'Ozone set to harm world vegetation, economy'
Boston, Oct 30: The spread of ozone, a greenhouse gas, could inflict serious damage on vegetation in many places, cutting up to 12 percent off the value of global crops by 2100 and hurting the world economy, a study said.
While hotter temperatures and increases in carbon dioxide from fossil fuels could help vegetation in northern temperate regions, those changes would be undermined by damage to world crops from higher ozone levels, the researchers said yesterday.
Levels of ozone, a form of oxygen that pollutes the atmosphere, has been growing near Earth's surface since 1850.
Without curbs on emissions, growing fuel combustion worldwide will push global average ozone up 50 per cent by 2100, said the Massachusetts Institute of Technology scientists whose research was published in November's journal Energy Policy.
''That increase will have a disproportionately large impact on vegetation,'' the study said.
The work follows a British study published in the journal Nature in July that said ozone in the troposphere -- the lowest level of the atmosphere -- damages plants and affects their ability to absorb carbon dioxide, another global warming gas whose release into the atmosphere accelerates climate change.
''The economic cost of the damage will be moderated by changes in land use and by agricultural trade, with some regions more able to adapt than others. But the overall economic consequences will be considerable,'' the study said.
A mix of economic, climate and agricultural computer models shows that ozone levels tend to be highest in regions where crops are grown, said John Reilly, associate director of MIT's Joint Program on the Science and Policy of Global Change.
During photosynthesis -- the process through which plants absorb energy and produce oxygen -- carbon dioxide enters plants through tiny pores called stomata.
''When crops are fertilized, their stomata open up, and they suck in more air. And the more air they suck in, the more ozone damage occurs'' in the crops, Reilly said. ''It's a little like going out and exercising really hard on a high-ozone day.'' The effects of ozone typically include yellowing leaves, mottled markings or a bronzed appearance.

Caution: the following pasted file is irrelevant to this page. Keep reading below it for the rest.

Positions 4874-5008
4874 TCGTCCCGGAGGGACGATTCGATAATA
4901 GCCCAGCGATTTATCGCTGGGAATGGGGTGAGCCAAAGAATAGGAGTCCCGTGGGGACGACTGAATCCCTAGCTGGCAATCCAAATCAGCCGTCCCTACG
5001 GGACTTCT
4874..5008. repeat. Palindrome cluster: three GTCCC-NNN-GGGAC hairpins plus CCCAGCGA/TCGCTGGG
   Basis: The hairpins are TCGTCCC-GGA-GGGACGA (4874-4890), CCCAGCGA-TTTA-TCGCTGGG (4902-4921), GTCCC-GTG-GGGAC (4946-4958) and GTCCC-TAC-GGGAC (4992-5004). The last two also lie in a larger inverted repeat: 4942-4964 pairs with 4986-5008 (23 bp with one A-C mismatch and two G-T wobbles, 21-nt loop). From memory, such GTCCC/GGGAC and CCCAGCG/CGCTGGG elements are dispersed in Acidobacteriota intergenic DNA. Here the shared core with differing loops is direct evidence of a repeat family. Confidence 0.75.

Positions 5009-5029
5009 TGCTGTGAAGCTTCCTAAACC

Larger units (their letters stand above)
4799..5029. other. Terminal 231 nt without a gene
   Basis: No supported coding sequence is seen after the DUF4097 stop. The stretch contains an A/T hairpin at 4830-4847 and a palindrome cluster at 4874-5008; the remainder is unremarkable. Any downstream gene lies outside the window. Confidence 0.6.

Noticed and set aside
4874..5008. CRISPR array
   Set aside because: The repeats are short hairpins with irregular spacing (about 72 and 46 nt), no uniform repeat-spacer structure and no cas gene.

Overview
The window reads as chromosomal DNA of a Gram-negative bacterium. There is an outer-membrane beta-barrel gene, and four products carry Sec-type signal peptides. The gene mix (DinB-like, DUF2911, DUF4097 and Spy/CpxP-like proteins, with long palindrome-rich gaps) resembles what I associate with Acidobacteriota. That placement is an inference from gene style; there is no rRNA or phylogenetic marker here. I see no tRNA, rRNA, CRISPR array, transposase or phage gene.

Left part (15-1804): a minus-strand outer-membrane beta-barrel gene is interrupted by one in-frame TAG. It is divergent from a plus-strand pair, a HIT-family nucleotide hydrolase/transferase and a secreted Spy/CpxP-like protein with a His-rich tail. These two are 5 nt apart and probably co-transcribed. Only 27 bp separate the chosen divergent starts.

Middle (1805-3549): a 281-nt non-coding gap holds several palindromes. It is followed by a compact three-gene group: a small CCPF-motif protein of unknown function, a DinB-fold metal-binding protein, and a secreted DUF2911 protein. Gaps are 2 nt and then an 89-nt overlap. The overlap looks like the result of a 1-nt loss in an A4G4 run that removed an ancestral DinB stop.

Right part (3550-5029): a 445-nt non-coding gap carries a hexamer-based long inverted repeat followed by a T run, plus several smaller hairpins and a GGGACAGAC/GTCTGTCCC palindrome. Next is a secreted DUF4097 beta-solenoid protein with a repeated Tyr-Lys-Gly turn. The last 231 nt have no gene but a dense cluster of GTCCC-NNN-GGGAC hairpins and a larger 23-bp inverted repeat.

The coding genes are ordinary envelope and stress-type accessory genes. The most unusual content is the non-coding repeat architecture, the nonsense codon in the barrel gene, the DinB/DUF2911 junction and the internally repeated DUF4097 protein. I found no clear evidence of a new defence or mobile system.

Greenhouse gases such as carbon dioxide are widely blamed for global warming. Scientists say average temperatures will rise by between 2-6 degrees Celsius by the end of the century, causing droughts, floods and violent storms.
Without emissions' curbs, forest and pasture yields will decline slightly or in some cases grow because of the warmer climate and carbon dioxide effects, but crop yields would fall by nearly 40 per cent worldwide, the study said.
That does not translate directly into economic losses. The world would adapt by expanding the amount of land for crops, Reilly said.
But the cost of doing so would shave 10-12 per cent off the total value of crop production, he added.
The damage varies by region. Reilly estimated the United States, China and Europe would need to import more food, while supplying those imports would benefit tropical countries.
According to the July study in Nature, ozone has doubled since the mid-19th century due to chemical emissions from vehicles, industrial processes and the burning of forests. Carbon dioxide has also risen over that period.
Unlike carbon dioxide, which is directly caused by these human-spawned emissions, ozone is a so-called secondary air pollutant, produced by reactions with other chemicals like nitrogen oxide and carbon monoxide.
Tropospheric ozone is different from stratospheric ozone, which contributes to a protective layer high above Earth's surface that guards against harmful solar radiation.